Escuela de la Montagna

6 06 2007

I might as well start with the part my parents will dislike the most, in the hopes that by the end of this note, they will have forgotten the first part. The beauty of aging.

We just rode standing up in the back of a pickup, holding on to some iron bars of sorts, and driving on windy and steep roads to a little town about ten kilometers away from the school. I was reluctant to leave our little community,  but the town of Colombo is just as sleepy and friendly as our village of Nuevo San Jose and Fatima. Life is good.

The school is, in short, fantastic. We live in a little cement house with ten other students, and we are each assigned our own family to eat with and our own teacher. My family here reminds me of my family in Mali; we play games and discuss politics, life, the weather, and religion, each time with their faces waiting patiently for me to produce some semblance of Spanish. There are between three to seven kids in my house at any given time, so I have many opportunities to quiz them on school, examine their textbooks, or beat them in jacks. I have also started bringing childrens books in Spanish to the meals, which even the mother seems to enjoy. Yesterday, I brought a old favorite…Bread and Jam for Frances (Pan Y Mermalada por Francisca). It was a hit. After that, Syvester and the Magic Pebble…Mirai would be proud, right, Em?

The best part of the village of Fatima is that the families here founded the community after organizing on their coffee plantation to fight for their rights to land, fair pay and health care. After suffering for five years under the hand of an oppressive owner, they now live independently. They just got running water after six years of waiting, and this week, they started working on electricity.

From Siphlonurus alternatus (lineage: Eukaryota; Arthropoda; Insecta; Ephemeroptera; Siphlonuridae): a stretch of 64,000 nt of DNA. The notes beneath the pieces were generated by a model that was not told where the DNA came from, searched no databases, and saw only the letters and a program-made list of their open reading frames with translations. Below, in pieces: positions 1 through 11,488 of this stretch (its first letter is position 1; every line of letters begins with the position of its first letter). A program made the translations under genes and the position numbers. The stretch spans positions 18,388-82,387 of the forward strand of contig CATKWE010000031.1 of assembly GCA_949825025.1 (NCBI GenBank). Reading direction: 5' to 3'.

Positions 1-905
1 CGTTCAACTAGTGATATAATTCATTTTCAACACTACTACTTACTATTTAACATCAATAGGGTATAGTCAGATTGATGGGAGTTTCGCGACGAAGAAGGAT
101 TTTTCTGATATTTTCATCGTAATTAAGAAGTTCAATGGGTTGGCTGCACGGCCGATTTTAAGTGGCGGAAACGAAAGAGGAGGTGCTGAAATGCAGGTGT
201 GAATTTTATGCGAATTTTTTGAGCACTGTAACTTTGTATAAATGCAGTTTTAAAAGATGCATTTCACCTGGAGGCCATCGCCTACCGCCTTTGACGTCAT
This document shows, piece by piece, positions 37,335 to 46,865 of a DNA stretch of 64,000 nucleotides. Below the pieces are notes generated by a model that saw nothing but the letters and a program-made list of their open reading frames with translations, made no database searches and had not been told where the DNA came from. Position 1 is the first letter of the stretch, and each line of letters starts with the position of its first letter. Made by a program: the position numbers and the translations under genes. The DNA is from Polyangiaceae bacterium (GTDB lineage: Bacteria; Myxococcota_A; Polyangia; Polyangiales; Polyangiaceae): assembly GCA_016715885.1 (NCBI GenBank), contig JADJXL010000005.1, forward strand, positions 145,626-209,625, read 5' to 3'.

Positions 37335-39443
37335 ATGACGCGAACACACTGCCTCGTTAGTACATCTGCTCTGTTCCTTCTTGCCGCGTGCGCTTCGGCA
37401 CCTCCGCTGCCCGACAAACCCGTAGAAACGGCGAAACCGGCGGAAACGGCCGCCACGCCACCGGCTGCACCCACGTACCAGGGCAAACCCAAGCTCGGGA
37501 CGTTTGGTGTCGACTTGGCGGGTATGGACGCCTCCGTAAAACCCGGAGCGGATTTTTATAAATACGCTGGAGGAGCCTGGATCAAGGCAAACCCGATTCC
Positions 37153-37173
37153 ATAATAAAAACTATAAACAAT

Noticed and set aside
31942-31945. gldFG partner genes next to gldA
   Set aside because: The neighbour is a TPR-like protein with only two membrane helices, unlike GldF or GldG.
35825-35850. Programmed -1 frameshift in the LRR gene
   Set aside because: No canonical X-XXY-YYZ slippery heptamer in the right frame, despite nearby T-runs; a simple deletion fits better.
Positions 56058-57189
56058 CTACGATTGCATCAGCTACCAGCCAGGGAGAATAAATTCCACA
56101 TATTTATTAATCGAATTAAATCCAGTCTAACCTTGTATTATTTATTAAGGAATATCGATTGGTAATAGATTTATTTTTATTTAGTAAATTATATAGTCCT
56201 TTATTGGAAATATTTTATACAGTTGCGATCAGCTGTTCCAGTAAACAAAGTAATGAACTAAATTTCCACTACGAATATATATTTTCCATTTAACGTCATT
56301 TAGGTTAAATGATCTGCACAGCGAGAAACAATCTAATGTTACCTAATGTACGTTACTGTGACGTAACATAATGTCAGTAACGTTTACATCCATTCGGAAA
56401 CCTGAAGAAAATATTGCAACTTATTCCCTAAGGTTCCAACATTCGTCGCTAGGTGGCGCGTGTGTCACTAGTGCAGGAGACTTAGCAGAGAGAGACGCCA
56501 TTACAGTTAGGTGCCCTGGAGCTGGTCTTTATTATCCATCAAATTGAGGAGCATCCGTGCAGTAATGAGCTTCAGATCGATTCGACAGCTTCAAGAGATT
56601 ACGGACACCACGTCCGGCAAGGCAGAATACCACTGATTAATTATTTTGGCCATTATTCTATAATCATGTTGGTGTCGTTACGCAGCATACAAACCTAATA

It is a civil rights story in my own backyard. I have been listening to story after story of the secret schools and churches they established after they were forbidden to congregate. I feel like I am meeting future Facing History speakers at each meal, and I am in awe by the humility and quiet strength of this community; they have achieved so much with so little.

As for the Spanish, I am loving my teacher. As my Spanish improves, so does my Italian, unfortunately. French is out the window. However, I now speak an interesting mixture that people seem to understand, and it goes a long way during a game of soccer with the kids in the village.

The rain comes each day, providing time for naps and homework. I feel my pace slowing with each minute. I have a feeling I will spend more weeks here than planned…back to the mountains at the end of June…enshallah.

No pictures yet, but the area is mountainous, lush and gorgeous…best land for growing coffee in the country.

Enjoy and more soon!



One response

4 07 2007

Glad to see a little bit of Morrocco has followed you to S. America! Enshallah is the name of the game, my dear- Love, Cuz

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